Tuesday, August 01, 2017

5 Rules for Marketing a Private Educational Practice

When I began teaching privately in the 1970's, tutoring wasn't yet a thing. It wouldn't become a thing till the late 1980's. By the turn of the century, the academic coaching market had long been a billion dollar industry. In 2018, it will surpass $100 billion.

In the old days, it was simply a matter of contacting college admission consultants and academic deans at local private schools, arranging meetings, asking for referrals, and then doing stellar work. Nowadays, with the educational landscape awash in tutors of all stripes, it can be hard to get a foot in the door.

Nevertheless, the basic template for running a successful private educational practice remains the same today as it's always been.

It boils down to five basic rules.

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Rule 1: Be Excellent

Excellent work is the sine qua non of successful private practicing educational businesses. You solve problems for parents who hire you and create good will for colleagues who refer to you. These are your two top priorities, and must always remain so.

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Rule 2: The Three Marketing Tasks

Marketing a private educational practice successfully involves three key tasks:

A. Identify what you're good at.

B. Find people that care about that.

C. Show them how good you are.

[Attribution: Justin Sigars, BodSAT Prep.]

The first task is arguably the most important. Most private teachers over-generalize, and would do well to pare down their offerings to those few at which they're most expert and feel most confident.

By limiting one's offerings to only those market niches virtually no one else can serve as well as you can, you increase the number of raving fan clients you have and boost the velocity with which word of mouth spreads the message of your fabulous service.

Precisely identifying what you're great at doing sets the direction and scope of your practice and clarifies the targets and content of your marketing efforts.

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Rule 3: The goal is ... Raving Fan Clients.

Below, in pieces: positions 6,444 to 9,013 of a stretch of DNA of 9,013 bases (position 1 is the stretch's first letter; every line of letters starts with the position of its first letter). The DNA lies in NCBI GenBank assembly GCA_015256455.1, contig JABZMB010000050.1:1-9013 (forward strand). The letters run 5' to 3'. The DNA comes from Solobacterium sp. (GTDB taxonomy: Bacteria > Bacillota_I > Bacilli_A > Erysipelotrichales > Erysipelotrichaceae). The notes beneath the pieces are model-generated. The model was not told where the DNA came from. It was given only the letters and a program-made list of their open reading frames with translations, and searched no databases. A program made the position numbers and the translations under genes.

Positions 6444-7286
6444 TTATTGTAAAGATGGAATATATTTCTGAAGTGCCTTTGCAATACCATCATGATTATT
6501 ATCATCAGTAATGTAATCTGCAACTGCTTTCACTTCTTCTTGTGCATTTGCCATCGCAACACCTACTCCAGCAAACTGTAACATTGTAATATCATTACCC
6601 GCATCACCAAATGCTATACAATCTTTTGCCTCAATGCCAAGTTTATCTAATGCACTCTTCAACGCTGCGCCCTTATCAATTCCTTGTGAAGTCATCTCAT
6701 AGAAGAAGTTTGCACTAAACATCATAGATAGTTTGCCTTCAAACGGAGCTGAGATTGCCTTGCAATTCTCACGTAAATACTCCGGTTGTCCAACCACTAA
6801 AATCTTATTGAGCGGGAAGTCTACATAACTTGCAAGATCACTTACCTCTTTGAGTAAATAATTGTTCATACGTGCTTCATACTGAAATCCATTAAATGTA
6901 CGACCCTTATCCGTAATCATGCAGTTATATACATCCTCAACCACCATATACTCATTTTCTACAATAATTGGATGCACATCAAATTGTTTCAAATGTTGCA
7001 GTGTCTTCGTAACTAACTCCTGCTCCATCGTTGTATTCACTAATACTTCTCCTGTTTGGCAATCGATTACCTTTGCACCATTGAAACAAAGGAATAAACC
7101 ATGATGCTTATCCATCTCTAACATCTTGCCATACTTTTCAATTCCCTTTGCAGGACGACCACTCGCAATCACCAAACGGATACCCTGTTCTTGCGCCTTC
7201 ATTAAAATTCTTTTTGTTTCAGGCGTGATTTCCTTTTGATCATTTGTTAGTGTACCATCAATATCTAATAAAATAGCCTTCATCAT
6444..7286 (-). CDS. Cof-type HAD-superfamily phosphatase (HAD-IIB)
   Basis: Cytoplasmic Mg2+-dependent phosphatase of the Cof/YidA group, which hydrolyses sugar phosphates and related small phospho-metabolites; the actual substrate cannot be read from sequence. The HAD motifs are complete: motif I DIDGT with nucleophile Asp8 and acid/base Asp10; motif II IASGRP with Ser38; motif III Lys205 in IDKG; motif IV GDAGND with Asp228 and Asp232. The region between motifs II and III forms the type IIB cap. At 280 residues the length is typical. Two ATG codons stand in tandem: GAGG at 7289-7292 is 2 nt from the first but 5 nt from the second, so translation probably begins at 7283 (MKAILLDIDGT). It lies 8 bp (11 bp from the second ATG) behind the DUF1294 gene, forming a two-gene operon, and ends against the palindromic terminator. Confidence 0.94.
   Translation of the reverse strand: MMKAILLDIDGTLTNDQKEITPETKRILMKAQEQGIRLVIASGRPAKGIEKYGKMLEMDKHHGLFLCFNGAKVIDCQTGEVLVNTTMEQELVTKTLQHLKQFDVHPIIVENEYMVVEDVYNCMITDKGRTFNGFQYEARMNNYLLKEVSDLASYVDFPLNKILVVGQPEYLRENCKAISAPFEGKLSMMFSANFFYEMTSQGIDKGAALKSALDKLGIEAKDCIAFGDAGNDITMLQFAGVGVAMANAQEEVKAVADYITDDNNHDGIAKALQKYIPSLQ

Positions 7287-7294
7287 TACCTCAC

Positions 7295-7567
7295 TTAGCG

[Not clients, nor satisfied clients, not even happy clients ... Raving Fan Clients!]

In end, it's all about generating great word of mouth from clients who RAVE about you, and for that you need to do excellent work, go well beyond the call of duty, and give more value than the money you charge (and if you're good, you can and should charge a high fee).

Raving fan clients can't stop talking about you and the stupendous value and level of service you provide. They spread your name far and wide, propagating a buzz about you that takes on a life of it's own. Because people only ever hear wonderful things about you, contacts who've never met you begin sending you referrals based solely on the strength of your reputation.

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Rule 4: People will only refer to you if you make them look good.

Your job, therefore, is to make your referral source look good by exceeding expectations, giving true service, and producing fantastic results.

It's a good practice to thank referral sources for referrals, and to get back to them at least once with a progress report on how great your student is doing.

Make sure your referral sources hear about it whenever a client they've referred expresses great pleasure with your work.

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Rule 5: Always quickly follow up enthusiastic praise of your work with a request for positive feedback.

When a student who's been failing algebra suddenly gets an A- and then an A on two consecutive tests, I guarantee you'll get an email message from a new Raving Fan Client praising your skills and expressing gratitude for the wonderful work you're doing.

At that moment, ask for positive feedback.

Such feedback could take the form of an email to the person who referred you, singing your praises. It could be a 5-star Yelp review. At the very least, ask the client if he would please share your contact info with other parents if/when he gets the chance. You can also ask the student involved to give your name to classmates who may be looking for tutoring.

Every time you produce a particularly noteworthy result – as indicated by receipt of high praise – turn it into positive public feedback of some kind.

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And yes, all this takes copious amounts of energy. Which means, if you're successful, you'll eventually have to limit the amount of work you do.

But that doesn't have to mean putting the brakes on your income. As of 2018, the best private practice educators in the San Francisco Bay Area consistently earn multiple six figure incomes.

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Contact
borlandeducational.com

Copyright © 2006-present Christopher R. Borland. All rights reserved.

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